According to Acepilots.com, North American Aviation originally designed the Mustang in response to a British (England) specification. The first prototype was started in April 1940 and was delivered to England for test flights by the end of 1941.

The first Mustangs were powered by the Allison V-1710 engine. While it was a good engine, it didn’t operate well at high altitudes. 

In April 1942, a British test pilot, Ronald Harker, while impressed with the plane, suggested that it would be a natural fit with the Rolls Royce Merlin 60-series engine – well-suited to high altitudes. The first Merlin-equipped Mustang, the P-51B, flew in November 1942. At 30,000 feet, the plane reached 440 mph, almost 100 mph faster than the Allison-equipped Mustang at that altitude. 

As it worked out, Craig Wadsworth, of the Geneseo War Planes Museum, was instrumental in having not one, but three P-51s do a “flyover” during the memorial ceremony.

“When I spoke with the pilot for Quick Silver at the airshow, Scott 'Scooter' Yoak, said he was going to bring along a few friends,” Bonning said. “Could it be any more amazing than that? In spirit I think of Leonard and two of his fighter pilot friends. One being Francis Eshelman who took the very last picture of Leonard’s P-51 – named MYRT II; and the other being Joe Engelbreit, who wrote a letter home to Leonard’s parent’s a month after his plane was lost. He still had no idea that Leonard was declared KIA (killed in action).

“When I see the one (photo) of Joe I imagine that he is looking to the sky and thinking of his friend and hoping his friend makes it back okay. They all flew in the same missions together.”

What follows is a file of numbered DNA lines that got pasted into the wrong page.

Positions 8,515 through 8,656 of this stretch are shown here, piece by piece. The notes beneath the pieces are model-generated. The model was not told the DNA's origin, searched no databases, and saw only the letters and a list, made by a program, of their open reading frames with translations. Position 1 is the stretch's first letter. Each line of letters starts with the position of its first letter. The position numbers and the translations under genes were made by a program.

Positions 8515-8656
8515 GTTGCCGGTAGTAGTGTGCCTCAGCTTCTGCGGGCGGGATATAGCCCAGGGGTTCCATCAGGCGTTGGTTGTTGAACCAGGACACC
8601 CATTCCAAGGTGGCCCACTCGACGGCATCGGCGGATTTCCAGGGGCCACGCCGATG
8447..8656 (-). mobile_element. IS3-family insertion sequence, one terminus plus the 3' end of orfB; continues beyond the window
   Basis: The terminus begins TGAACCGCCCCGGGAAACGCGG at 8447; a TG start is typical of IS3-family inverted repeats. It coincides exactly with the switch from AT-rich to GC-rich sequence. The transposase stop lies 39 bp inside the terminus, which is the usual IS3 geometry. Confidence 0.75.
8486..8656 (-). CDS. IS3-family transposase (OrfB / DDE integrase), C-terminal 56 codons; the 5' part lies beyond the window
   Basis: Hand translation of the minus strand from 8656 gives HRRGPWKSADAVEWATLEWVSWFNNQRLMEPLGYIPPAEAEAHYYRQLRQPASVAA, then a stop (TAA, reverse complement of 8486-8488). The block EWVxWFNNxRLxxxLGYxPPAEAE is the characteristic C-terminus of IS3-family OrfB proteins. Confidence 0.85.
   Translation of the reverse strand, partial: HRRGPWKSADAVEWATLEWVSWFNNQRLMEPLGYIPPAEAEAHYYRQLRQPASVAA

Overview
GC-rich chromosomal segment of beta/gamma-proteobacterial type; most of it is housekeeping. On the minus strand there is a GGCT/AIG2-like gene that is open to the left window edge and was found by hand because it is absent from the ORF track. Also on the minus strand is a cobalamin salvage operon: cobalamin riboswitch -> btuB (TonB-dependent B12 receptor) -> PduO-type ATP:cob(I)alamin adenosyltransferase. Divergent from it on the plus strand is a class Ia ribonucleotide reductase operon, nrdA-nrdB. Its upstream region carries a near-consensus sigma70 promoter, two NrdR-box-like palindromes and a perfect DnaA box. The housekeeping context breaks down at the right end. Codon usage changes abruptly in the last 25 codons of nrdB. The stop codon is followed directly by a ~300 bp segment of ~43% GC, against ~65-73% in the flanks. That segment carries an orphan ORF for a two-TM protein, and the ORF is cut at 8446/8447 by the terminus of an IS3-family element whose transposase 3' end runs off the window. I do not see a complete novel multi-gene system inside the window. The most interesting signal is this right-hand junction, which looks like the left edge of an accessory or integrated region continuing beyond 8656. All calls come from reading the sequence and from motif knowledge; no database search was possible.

In a letter dated July 8, 1944, Air Corps Capt. W. H. Rush sent a “Missing Aircrew Report” to Commanding Officer, 355th Fighter Group, AAF Station F-122, APO No. 637. It stated in part: 

On July 7, 1944, at 0635 hours, Lt. Fuller piloting aircraft OS-E, took off from this field on an operational mission with the 357th Fighter Squadron. His call sign was Custard 82... This office had no radio contact with Lt. Fuller during the flight.

When Lt. Fuller failed to return to this base with the 357th Fighter Squadron, this office immediately notified combat operations.

Every effort was made to contact Lt. Fuller...

Leonard was born in May 1921 in Linden. He attended Linden grade school, graduated from Batavia High School in 1939, and belonged to the Bethany Grange. He enlisted in Air Corps on Oct. 20, 1942 in Buffalo. He trained in San Antonio, Uvalde, San Angelo and Mission, all in Texas.

On Oct. 1, 1943 he was commissioned second lieutenant. On Feb. 29, 1944 he sailed for England and was based at Steeple-Morden Field with the 8th Air Force 357 Squadron, 355 Group, 65 Wing Fighter. 

At the time of his death, he was credited with destroying seven-and-one-half planes and was awarded the Distinguished Flying Cross, Air Medal with three Oak Leaf Clusters, and the Purple Heart.

In September 1950, his remains were brought to the United States and buried in the family lot in West Middlebury Cemetery. 

Although Wayne didn’t know his uncle, the loss of the man hit him at the laying of the wreath, and noted, with a slight twinkle in his eye, that part of his plane is buried with him.

In a recent email sent to Bonning, Schmidt wrote:

After 72 years we in Germany also wish to think of the victims of this war because we have these so-called enemies to THANK for our freedom and the ending of the war.

The old and young inhabitants of Blankenhain where Leonard crashed on July 7, 1944 and where he was buried for some years are very interested in information about Leonard. After all, the crash in their town is also a part of their history. And hatred and being enemies are long forgotten.

This past week…on July 8th, residents and guests of Blankenhain held a ceremony of remembrance for American Airman Leonard Fuller at the Old Cemetery in Blankenhain where he was buried for six years. Up until recently he was almost forgotten and unknown. However he now has a name again; we know his story and the suffering of his parents. Leonard is also not forgotten in Germany.

See related: Honoring the sacrifice of a fallen hero

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Editor's note: The above two photos were submitted by Donna Bonning.